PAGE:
DUBAI: Qatar Telecom (Qtel), the majority state-owned telecoms operator, is looking to raise $1 billion from a ten-year bond, lead arrangers said on Wednesday, in its first bond market foray in more than two years.
Final price guidance for the bond, maturing February 2023, has been set at a spread of between 175 —180 basis points over US Treasuries, a document released by lead arrangers showed, and the bond will price within this range.
Guidance tightened from indications earlier in the day due to strong demand for the bond. Order books were north of $11 billion at 1000 GMT, according to IFR Markets, a Thomson Reuters unit.
Top Gulf corporates are taking advantage of tightening spreads by raising money from the bond markets to meet their expansion and refinancing needs.
The former monopoly, rated A by Standard & Poor’s, which last tapped global debt markets for $2.75 billion in the fourth-quarter of 2010, is expected to price the bond on Wednesday.
Yields on its existing bonds have fallen significantly, reducing Qtel’s borrowing costs.
Qtel has been raising stakes in its subsidiaries, taking advantage of the gas-rich Gulf state’s healthy financial position at a time when other large telecom firms are shying away from deals.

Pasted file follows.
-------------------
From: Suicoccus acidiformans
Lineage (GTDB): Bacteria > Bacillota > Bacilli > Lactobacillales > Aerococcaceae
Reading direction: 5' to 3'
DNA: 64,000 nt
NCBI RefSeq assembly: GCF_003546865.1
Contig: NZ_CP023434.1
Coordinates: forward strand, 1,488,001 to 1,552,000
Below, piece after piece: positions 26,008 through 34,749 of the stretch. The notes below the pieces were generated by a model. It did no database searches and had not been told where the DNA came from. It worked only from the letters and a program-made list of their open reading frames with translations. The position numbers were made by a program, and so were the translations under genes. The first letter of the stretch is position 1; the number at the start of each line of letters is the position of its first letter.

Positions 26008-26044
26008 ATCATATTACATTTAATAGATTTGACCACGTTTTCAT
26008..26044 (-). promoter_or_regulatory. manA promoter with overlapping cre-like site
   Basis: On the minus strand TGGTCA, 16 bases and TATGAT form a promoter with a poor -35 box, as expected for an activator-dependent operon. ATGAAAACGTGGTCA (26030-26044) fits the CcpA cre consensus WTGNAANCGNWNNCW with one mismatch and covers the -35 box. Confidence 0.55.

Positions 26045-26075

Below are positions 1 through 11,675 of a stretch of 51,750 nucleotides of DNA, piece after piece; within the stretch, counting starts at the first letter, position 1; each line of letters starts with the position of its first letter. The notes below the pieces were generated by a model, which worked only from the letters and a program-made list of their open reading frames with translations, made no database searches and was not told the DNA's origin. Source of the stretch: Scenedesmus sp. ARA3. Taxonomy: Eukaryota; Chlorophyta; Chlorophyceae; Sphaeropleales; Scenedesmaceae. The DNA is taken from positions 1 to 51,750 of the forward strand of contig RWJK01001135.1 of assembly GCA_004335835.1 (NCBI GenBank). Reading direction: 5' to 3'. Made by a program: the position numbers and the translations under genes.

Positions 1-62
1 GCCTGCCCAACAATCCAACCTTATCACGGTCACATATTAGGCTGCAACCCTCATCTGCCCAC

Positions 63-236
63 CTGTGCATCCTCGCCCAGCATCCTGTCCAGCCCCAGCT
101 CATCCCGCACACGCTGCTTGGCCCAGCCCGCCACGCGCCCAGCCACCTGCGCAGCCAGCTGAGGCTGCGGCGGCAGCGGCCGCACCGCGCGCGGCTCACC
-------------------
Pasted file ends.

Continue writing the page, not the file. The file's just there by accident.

It increased its stake in Iraqi telco Asiacell and Kuwaiti affiliate Wataniya this year.
Qtel also hired J.P. Morgan Chase to advise it on a potential bid for Vivendi’s Maroc Telecom, sources told Reuters earlier in December.
Barclays Plc, HSBC Holdings, Mitsubishi UFJ Securities, Mizuho Securities, Morgan Stanley Inc and QNB Capital as lead arrangers and bookrunners for the deal.
Meanwhile, the Abu Dhabi-listed Union National Bank will sell an additional $250 million in bonds to its existing 2016 maturity, arranging banks said on Wednesday.
The bond was launched at 2.65 per cent, slightly tighter than guidance indicated earlier in the day, signalling demand for the deal was healthy.
A tap means the new bond is issued at original face value, maturity and coupon but sold at current market price.
Yields on UNB’s $400 million 2016 bond, which carries a coupon of 3.875 per cent, have tightened this year, thus lowering the issuer’s borrowing costs.